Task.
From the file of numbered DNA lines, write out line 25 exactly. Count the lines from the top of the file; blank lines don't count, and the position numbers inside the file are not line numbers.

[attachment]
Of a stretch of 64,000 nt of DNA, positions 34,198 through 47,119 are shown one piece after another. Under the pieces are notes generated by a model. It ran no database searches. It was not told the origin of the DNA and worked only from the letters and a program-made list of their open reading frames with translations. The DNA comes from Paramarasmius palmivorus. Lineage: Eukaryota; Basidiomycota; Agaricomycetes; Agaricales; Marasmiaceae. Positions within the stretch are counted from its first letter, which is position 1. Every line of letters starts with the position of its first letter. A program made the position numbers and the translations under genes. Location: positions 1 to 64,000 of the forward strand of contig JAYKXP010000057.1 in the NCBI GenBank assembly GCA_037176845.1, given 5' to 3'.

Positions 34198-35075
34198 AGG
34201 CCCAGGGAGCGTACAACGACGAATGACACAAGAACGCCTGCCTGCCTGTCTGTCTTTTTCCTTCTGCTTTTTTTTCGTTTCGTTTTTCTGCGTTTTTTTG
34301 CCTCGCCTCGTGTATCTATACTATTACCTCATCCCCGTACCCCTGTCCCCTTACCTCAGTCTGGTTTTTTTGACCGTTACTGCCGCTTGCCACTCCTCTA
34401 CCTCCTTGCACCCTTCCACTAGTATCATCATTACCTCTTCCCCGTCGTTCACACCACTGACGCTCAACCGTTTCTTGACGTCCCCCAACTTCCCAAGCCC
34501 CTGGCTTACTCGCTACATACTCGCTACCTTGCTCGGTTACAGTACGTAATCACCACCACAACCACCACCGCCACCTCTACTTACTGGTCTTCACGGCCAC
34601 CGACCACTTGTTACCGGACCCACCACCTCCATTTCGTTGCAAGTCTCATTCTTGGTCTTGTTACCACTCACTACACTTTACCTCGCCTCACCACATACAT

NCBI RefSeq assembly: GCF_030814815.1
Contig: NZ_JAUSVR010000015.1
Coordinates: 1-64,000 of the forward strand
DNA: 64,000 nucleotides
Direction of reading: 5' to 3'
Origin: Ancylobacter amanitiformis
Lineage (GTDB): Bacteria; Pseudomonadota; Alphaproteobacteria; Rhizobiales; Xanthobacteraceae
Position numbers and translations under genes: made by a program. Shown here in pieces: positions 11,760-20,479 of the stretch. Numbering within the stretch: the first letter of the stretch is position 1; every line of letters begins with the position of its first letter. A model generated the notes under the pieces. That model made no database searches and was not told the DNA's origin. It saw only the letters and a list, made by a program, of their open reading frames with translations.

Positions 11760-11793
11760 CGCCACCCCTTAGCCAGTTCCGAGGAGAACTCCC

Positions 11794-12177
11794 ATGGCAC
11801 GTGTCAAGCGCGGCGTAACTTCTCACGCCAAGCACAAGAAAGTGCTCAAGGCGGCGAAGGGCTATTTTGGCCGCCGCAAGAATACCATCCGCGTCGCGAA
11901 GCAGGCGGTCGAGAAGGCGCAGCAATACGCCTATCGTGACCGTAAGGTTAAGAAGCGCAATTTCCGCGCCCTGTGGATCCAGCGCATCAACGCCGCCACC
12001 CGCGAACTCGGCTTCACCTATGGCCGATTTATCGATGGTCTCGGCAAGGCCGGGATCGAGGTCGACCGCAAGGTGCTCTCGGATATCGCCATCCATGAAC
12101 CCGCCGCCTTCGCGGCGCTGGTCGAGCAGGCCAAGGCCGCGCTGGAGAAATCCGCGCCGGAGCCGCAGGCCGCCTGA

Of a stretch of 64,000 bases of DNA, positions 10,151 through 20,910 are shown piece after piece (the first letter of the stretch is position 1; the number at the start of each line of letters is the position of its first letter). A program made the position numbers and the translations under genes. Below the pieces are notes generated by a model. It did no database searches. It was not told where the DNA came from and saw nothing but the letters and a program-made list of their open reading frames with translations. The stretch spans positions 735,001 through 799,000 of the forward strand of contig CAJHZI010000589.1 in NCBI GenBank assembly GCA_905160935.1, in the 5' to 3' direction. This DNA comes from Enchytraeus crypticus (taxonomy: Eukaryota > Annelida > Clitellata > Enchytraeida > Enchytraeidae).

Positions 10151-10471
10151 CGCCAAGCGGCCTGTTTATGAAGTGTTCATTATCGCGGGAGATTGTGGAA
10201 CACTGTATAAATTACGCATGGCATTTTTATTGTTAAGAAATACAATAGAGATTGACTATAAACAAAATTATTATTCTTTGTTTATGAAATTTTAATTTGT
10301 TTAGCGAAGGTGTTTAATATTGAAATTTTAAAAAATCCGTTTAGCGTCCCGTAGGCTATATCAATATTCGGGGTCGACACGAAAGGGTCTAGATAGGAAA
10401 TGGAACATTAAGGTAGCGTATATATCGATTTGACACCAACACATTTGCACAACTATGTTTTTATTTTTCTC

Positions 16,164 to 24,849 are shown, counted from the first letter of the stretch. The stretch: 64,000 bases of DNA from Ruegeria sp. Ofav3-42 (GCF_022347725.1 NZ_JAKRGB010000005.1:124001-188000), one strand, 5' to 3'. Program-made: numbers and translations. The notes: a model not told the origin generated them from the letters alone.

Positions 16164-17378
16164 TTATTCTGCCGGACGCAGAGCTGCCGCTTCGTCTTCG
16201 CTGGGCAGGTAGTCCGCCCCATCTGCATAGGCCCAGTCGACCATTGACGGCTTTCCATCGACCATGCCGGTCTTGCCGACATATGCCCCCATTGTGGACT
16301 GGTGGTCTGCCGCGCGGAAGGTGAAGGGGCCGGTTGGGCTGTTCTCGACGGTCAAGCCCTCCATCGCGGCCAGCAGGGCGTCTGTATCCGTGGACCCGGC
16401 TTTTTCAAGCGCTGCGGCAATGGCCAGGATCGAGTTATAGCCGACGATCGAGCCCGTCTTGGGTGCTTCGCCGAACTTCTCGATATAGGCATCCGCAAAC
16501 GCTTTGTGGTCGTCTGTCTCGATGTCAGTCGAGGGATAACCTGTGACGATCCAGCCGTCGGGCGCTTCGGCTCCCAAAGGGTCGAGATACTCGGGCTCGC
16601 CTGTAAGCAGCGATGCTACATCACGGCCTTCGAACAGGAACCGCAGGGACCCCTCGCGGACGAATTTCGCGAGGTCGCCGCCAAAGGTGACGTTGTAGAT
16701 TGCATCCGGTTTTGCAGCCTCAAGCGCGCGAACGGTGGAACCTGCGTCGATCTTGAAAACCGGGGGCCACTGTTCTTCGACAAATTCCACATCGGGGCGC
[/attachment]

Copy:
Of a stretch of 64,000 bases of DNA, positions 10,151 through 20,910 are shown piece after piece (the first letter of the stretch is position 1; the number at the start of each line of letters is the position of its first letter). A program made the position numbers and the translations under genes. Below the pieces are notes generated by a model. It did no database searches. It was not told where the DNA came from and saw nothing but the letters and a program-made list of their open reading frames with translations. The stretch spans positions 735,001 through 799,000 of the forward strand of contig CAJHZI010000589.1 in NCBI GenBank assembly GCA_905160935.1, in the 5' to 3' direction. This DNA comes from Enchytraeus crypticus (taxonomy: Eukaryota > Annelida > Clitellata > Enchytraeida > Enchytraeidae).